The North American Wood Fiber Review (NAWFR) has tracked wood fiber markets in the US and Canada for over 30 years and it is the only publication that includes prices for sawlogs, pulpwood, wood chips and biomass in North America.  The 36-page quarterly report includes wood market updates for 15 regions on the continent in addition to the latest export statistics for sawlogs, lumber, wood pellets and wood chips.

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Low wood fiber costs in Brazil have continued to attract investments in pulp production capacity leading to substantial increases in market pulp exports in 2016, reports the Wood Resource Quarterly

Brazil’s pulp sector has for over two decades had some of the lowest wood fiber costs in the world, making the industry highly competitive, reports the Wood Resource Quarterly. The low production costs have resulted in major investments in pulp production capacity with a majority of the pulp being exported overseas, predominantly to China.

The export market for pulp produced in Brazil has become increasingly important for the pulp sector with the export share of domestic production having gone up from 55% in 2007 to almost 70% in 2016. Pulp export volumes have expanded in an impressive fashion over the past two decades, with increased year-over-year shipments for 19 of the past 20 years. This trend continued in 2016, with export volumes likely to reach almost 13 million tons, an increase of about 11% from 2015, reports the Wood Resource Quarterly.

Not surprisingly, China’s steady increase in demand for pulp the past decade has been the key driver to Brazil’s pulp export success story. Over one-third of Brazil’s exports were destined for China this year, up from 23% five years ago.

Brazil has become the second largest producer of wood-based pulp in the world behind the US, having surpassed Canada in 2016. The driving factors have been a combination of low wood fiber costs, a dramatically weakening Brazilian Real, and a steady increase in demand in particular for hardwood market pulp in China.

Over the past three years, wood fiber costs in Brazil have been approximately 60% of the manufacturing costs, according to Fisher International. The high cost share for wood fiber, together with being one the lowest-cost pulpwood regions of the world, has made Brazil’s pulp industry a very competitive pulp producer for many of the past 25 years.

In US dollar terms, Eucalyptus pulplog prices have fallen from a record-high in the 3Q/11 to a 12-year low in the 4Q/15. Since the end of 2015, wood fiber prices have gone up but are still substantially below their ten-year average, as reported by the WRQ (www.woodprices.com).

The past two decades have not only been mostly good news for the pulp industry in Brazil, but also for timberland owners measuring their financial results in the Brazilian Real (BRL). In 2016, eucalyptus pulplog prices reached their highest level on record since WRQ started tracking pulplog prices in Brazil over 20 years ago. Current prices are about five percent higher than one year ago in the local currency, and 23% above the average price two years ago.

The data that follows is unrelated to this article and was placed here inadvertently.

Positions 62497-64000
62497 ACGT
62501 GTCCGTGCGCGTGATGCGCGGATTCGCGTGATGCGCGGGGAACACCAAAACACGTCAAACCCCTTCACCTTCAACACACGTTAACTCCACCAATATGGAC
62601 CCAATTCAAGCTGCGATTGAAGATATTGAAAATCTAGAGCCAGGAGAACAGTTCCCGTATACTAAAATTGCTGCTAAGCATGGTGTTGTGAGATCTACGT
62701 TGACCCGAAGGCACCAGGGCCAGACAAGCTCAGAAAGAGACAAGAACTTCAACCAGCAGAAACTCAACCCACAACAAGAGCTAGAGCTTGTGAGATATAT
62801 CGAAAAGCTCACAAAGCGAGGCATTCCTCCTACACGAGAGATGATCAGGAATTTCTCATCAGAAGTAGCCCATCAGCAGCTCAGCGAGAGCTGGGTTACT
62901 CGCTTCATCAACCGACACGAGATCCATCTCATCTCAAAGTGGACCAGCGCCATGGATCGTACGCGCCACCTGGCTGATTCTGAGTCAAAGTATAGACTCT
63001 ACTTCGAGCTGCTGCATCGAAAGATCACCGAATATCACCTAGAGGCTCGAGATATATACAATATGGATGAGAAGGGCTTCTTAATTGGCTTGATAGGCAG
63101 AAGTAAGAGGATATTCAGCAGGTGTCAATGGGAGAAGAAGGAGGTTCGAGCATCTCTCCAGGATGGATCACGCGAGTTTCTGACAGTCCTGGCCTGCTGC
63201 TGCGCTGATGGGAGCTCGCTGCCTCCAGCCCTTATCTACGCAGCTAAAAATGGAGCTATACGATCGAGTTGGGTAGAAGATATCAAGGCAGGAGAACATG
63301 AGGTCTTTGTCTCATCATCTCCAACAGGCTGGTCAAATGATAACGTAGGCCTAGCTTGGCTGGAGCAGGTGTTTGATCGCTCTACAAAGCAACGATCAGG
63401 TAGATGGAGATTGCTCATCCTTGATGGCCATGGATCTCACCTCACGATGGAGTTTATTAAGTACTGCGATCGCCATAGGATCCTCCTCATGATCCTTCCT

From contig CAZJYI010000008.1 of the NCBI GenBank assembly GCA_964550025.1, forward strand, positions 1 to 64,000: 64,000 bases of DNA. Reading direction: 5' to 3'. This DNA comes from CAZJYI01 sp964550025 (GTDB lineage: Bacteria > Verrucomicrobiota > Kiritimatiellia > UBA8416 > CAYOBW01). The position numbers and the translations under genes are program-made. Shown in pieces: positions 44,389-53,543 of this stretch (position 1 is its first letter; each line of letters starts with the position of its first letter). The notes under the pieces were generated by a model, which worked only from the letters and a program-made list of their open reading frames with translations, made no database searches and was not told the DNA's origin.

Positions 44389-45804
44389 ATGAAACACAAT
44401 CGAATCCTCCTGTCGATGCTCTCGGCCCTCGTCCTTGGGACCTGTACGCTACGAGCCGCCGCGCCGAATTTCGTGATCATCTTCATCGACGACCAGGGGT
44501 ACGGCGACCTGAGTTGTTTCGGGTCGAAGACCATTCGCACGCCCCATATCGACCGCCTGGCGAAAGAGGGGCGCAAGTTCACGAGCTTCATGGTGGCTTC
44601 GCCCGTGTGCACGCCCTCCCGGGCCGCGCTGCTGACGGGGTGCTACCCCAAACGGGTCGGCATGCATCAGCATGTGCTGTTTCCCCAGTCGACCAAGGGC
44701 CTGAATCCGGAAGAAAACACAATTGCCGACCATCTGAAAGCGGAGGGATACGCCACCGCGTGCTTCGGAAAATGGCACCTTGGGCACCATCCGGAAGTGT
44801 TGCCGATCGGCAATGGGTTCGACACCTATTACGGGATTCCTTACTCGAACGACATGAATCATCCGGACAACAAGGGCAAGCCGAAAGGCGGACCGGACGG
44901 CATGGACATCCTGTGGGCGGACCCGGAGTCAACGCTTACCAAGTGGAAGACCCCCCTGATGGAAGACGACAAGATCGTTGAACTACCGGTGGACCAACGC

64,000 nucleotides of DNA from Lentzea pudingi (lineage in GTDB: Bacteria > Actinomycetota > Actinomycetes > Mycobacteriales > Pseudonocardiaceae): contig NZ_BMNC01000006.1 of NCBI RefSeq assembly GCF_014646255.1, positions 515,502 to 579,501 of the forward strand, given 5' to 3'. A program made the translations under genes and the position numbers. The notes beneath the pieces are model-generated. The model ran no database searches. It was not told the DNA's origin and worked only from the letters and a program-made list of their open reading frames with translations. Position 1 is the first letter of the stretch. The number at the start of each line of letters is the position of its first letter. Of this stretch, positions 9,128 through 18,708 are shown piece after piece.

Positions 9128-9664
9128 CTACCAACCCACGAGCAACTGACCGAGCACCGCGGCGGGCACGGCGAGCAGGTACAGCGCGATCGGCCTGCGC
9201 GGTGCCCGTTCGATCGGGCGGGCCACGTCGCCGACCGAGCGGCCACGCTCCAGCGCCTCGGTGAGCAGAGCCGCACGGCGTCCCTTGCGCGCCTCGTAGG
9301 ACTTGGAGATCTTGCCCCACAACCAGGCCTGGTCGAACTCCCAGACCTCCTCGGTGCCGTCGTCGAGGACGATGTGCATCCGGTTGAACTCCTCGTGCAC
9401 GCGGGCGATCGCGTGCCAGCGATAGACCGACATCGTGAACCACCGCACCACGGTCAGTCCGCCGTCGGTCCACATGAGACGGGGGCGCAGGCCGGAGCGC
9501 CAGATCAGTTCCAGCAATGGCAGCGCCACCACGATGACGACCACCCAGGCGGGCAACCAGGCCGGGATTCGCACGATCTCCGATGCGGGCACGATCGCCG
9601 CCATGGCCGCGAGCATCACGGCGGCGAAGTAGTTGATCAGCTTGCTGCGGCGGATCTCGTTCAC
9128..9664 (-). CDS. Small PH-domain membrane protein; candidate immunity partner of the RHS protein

Global lumber, sawlog, and pulpwood market reporting is included in the 52-page quarterly publication Wood Resource Quarterly (WRQ). The report, which was established in 1988 and has subscribers in over 30 countries, tracks sawlog, pulpwood, wood chip, lumber and pellet prices, trade, and market developments in most key regions around the world. To subscribe to the WRQ, please go to www.woodprices.com

Contact Information
Wood Resources International LLC Hakan Ekstrom
Seattle, USA
info@woodprices.com 
www.woodprices.com
Published in South American News

After reaching a record high in 2014, log trade in the Baltic Sea fell by 10% in 2015. Most of the decline was that of softwood pulplogs, while trade of sawlogs actually increased to reach its highest level since 2007, according to the Wood Resource Quarterly. Russia has been surpassed by the Baltic States as the major softwood log supply region.

2014 03 03 093023The forest industry in the Baltic Sea region has for many decades imported large volumes of wood raw-material from their neighboring countries as a complement to their typically less costly local wood sources. For example, pulp mills in Finland and Sweden imported approximately 18% and 15%, respectively, of their wood fiber needs in 2014.

The log market in the Baltic Sea is one of the most active markets in the world with softwood log trade accounting for over 20% of global trade, and shipments of hardwood logs reaching almost 29% of world trade of temperate hardwoods in 2015. Finland and Sweden are the major importing countries, but forest companies in Germany and Poland have also been importing substantial log volumes over the past five years.

In 2014, total log trade to the Nordic countries reached a six-year high of 14.3 million m3 after five years of consecutive increases. In 2015, total shipments fell over 10% mainly because of lower demand for softwood pulplogs, according to the Wood Resource Quarterly (WRQ). Trade of softwood sawlogs on the other hand, reached its highest level since 2007 last year when 1.6 million m3 was imported primarily to sawmills in Sweden.